Question: How long will an R-1 visa last?

I've lined up a job in the U.S. that might qualify me for an R-1 visa. How long will it allow me to stay?

Answer: With extensions, five years is the longest an R-1 entrant can stay

R visas are granted initially for up to 30 months. If you apply for and receive extensions, these can take you to a maximum of five years total. If you spend time outside the U.S. while you hold an R-1 visa, it does not count toward the maximum U.S. stay. (That's according to a USCIS policy that began in 2012.) You will, however, need to show proof of the length of your absence.

Unlike with some visas, there is no grace period allowing you to pack up and prepare to leave after your stay is over. You must leave the U.S. immediately upon the end of your R-1 employment.

Question: Can we use Premium Processing for a pending R-1 petition?

Our church filed an R-1 petition to sponsor a new pastor. We sent the petition to USCIS two months ago, but its website says the current processing times are five months. We heard about an option to pay an additional fee and have USCIS approve the petition, guaranteed, within 15 days. If we were willing to pay this, could we get our new pastor here sooner than the normal five months?

Answer: Yes, but only if the site visit has been completed

Your question relates to what's known as the Premium Processing Service. For some types of application, if you file USCIS Form I-907 and pay an additional fee, U.S. Citizenship and Immigration Services (USCIS) guarantees it will approve or deny your petition within 15 calendar days; unless it can't, because it must request additional documents or information from you first. (In such a case, USCIS begins a new 15-day clock upon receiving your response.)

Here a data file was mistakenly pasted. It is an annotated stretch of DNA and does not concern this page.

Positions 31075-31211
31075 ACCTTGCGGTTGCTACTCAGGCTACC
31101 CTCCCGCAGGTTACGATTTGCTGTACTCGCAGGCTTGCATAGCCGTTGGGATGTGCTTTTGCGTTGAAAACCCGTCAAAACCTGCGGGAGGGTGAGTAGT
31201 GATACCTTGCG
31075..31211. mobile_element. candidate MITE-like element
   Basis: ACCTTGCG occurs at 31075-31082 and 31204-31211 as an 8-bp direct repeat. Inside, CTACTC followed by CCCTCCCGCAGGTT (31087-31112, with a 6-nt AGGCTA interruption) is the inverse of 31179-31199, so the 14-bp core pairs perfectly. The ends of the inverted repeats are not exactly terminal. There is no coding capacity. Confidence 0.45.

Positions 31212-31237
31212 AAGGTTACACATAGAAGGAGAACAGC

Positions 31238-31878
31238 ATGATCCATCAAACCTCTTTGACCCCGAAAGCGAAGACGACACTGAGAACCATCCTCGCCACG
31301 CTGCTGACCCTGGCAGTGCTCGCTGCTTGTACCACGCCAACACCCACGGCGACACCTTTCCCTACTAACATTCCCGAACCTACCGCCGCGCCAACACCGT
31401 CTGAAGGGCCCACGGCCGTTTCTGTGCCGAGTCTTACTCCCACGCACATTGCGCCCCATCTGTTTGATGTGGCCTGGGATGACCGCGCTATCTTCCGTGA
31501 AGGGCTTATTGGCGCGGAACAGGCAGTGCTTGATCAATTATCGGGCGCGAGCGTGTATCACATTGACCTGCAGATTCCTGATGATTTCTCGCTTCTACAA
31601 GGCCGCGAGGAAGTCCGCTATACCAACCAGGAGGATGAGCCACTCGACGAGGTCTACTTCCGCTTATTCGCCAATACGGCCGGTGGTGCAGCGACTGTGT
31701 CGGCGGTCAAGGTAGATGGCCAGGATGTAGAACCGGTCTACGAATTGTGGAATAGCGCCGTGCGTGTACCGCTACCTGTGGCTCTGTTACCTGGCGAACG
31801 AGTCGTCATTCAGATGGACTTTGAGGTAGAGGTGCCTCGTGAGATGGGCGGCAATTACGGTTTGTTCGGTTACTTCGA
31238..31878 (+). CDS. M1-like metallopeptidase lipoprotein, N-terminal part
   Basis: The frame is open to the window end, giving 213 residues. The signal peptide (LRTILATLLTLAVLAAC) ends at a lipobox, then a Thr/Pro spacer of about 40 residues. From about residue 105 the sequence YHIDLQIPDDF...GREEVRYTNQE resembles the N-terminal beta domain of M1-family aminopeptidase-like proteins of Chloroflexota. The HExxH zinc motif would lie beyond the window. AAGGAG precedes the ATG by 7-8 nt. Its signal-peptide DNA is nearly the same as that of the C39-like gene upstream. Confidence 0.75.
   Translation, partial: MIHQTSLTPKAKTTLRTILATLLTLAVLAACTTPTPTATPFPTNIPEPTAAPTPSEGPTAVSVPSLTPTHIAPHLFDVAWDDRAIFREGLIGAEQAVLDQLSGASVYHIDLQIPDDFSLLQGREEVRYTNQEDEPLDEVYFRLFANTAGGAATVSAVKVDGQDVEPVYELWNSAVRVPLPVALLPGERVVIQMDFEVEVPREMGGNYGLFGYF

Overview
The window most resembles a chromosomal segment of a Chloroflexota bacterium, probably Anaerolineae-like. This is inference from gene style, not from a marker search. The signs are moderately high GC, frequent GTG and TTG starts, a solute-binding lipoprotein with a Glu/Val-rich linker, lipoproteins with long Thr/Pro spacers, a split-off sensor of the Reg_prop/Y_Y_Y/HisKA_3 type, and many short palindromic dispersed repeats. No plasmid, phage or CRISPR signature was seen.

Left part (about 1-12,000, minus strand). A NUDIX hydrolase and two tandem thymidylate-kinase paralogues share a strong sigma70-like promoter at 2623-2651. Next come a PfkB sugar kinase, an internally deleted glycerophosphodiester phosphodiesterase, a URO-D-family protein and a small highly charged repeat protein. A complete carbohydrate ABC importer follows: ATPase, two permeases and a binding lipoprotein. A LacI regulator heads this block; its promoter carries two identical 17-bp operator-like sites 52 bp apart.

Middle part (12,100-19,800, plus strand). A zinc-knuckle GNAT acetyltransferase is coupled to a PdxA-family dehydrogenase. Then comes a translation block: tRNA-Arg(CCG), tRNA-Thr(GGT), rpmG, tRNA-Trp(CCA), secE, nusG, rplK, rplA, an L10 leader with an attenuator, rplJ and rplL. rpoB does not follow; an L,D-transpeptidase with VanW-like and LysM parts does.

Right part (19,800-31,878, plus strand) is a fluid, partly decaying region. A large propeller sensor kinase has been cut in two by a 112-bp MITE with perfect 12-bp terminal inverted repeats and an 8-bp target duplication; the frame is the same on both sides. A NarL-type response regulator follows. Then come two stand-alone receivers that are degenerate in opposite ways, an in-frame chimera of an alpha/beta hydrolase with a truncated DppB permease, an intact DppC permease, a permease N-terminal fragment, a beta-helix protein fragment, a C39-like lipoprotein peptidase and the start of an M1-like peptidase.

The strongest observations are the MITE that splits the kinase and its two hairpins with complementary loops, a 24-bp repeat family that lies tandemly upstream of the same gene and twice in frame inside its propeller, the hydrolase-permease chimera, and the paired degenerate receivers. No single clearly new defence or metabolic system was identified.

The premium processing fee is $1,440 (2022 figure).

For R-1 applications, the key question is whether USCIS has completed its site visit of your facility. Part of the R-1 petition process involves USCIS sending a person, typically a contract investigator, to verify the legitimacy of your organization and the proposed employment. The site visit may involve a tour of your primary and branch locations, an examination of relevant documents, and interviews with your employees and church officials. If USCIS has already completed your site visit, you may use the Premium Processing Service.

Unfortunately, paying this extra fee will not hurry up the site visit. And, many petitioners find that USCIS takes many months to schedule and complete the site visit. Even if an investigator from USCIS already visited your facility, that doesn't necessarily mean the site visit is done. The investigator must submit a report back to the USCIS officer reviewing your R-1 petition. Only after that report is on file and accepted could you submit a Premium Processing request.

So, if the investigator happens to visit today, you should perhaps wait a week or two before submitting the Premium Processing request. If the site visit has been completed, USCIS will cash your check and start the 15-day clock. If not, you'll get your check and Form I-907 back by regular mail. Of course, you can try again a week or two later.

Unfortunately, the site visit is one of the unpredictable elements of the R-1 petition process. No clear guidance exists on when it happens or how long it will take. There's thus a bit of guesswork involved in deciding when to submit the Premium Processing request. Consult an experienced immigration attorney if you want help in monitoring this process and developing a strategy for getting an approval as soon as possible.